Curtis & MaryAnn
We are set to adopt a baby boy from a truly special woman. This adoption process has been more enjoyable than either one of us could have ever imagined. Our birth mother is so great she's almost to good to be true but the crazy things is that she feels the same way about us. Thank you Parent Profiles for being the avenue which allowed Lara to find us. more ...
The combination of illegal drugs and pregnancy is becoming an all-too-common problem. As many as one in ten babies are born to women who use illegal drugs during pregnancy. With almost all of these drugs, use by the mother puts her and the baby at risk for serious, often long-term, and possibly fatal consequences.
Most illegal drugs cross the placenta, meaning they will reach the baby's developing systems. Some drugs, such as cocaine, will also damage the placenta and may cause it to pull away from the uterus, which can cause extensive bleeding and possible death for both mother and baby.
Different illegal drugs and pregnancy have varied impacts on the baby. The effect of marijuana use in pregnancy is still unclear. Some studies show that babies born to women who used marijuana tend to have a lower birthweight. Smoking either tobacco or marijuana can lead to placenta previa, premature birth, low birthweight, and an increased risk of SIDS.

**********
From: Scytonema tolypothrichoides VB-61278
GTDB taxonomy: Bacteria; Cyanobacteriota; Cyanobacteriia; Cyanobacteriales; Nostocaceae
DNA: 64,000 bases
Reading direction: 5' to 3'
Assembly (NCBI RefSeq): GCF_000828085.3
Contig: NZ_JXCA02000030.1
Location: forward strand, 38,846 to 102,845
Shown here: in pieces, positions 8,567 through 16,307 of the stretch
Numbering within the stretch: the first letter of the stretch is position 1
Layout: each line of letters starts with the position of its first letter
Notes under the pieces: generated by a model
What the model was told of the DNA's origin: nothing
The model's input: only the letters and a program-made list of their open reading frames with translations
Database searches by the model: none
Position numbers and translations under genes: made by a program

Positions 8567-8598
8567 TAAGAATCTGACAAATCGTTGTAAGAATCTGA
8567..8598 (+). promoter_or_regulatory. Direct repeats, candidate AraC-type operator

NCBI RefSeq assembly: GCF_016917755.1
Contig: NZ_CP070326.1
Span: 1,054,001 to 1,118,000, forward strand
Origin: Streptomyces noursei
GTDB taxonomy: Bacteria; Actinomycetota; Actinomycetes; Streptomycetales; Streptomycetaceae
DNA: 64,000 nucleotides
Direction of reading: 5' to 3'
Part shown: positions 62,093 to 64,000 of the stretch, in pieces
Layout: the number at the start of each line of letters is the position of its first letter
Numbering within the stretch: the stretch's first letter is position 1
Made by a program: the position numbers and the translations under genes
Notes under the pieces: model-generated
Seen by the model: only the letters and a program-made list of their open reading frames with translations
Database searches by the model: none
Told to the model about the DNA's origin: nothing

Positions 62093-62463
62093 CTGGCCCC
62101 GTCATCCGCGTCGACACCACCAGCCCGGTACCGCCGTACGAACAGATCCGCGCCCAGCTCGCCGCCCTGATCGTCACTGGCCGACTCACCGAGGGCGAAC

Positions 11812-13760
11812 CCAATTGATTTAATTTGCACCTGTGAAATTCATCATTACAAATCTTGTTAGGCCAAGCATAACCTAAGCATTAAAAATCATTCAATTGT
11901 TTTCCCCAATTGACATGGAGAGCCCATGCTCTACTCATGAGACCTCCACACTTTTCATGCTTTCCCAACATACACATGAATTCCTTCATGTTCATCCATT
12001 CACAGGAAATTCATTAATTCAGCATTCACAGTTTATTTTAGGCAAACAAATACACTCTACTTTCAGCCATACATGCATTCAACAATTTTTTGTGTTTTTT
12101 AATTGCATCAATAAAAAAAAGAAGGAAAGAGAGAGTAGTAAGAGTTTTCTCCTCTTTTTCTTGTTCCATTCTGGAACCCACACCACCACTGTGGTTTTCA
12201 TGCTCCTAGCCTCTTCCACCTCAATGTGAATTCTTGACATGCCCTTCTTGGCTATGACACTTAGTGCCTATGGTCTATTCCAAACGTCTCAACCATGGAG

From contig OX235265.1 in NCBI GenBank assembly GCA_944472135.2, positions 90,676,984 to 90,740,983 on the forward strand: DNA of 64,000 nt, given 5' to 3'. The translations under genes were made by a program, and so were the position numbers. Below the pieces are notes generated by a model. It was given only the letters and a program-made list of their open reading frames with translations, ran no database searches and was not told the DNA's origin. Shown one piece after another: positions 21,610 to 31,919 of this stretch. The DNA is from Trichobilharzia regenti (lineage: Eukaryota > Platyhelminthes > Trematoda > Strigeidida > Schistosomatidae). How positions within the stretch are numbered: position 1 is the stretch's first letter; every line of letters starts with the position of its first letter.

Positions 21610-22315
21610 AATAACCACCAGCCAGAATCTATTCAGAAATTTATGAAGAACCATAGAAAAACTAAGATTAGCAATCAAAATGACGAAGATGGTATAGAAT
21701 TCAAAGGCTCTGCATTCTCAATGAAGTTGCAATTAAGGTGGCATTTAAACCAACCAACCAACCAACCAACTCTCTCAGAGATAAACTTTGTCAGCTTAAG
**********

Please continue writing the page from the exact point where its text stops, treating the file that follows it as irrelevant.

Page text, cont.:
Cocaine is one of the illegal drugs with documented devastating effects on the developing baby. In early months, it can cause miscarriage. Later, it can lead to premature labor. Cocaine can cause irreversible brain damage and even death. Some studies have shown that babies of mothers who quit using cocaine in the first trimester may not necessarily be born with birth defects. But they are at increased risk for cerebral palsy and abnormalities of the brain, skull, face, eyes, heart, limbs, intestines, genitals, and urinary tract. Many will go through a process similar to withdrawal after birth when illegal drugs and pregnancy are mixed.
Heroin is another of the illegal drugs and pregnancy known risks. The baby is at risk for low birthweight, may be born addicted and/or early, or may die. Once grown, these children may be small for their age, have trouble thinking clearly, and have behavioral problems. Injecting heroin puts the mother at risk for HIV, which can be passed to the baby. Pregnant women are not advised to quit heroin suddenly, as this can lead to dangerous problems for her and the baby. Most women in this situation who seek help will be placed on a controlled methadone program. There are still risks to the baby, but they are not as severe as with heroin.
Ecstasy, PCPs, LSD and amphetamines are other illegal drugs with varying impacts. With these and all legal and illegal drugs and pregnancy, the safest advice is to talk to your medical practitioner right away and follow all treatment recommendations to ensure the best outcome possible for you and your baby.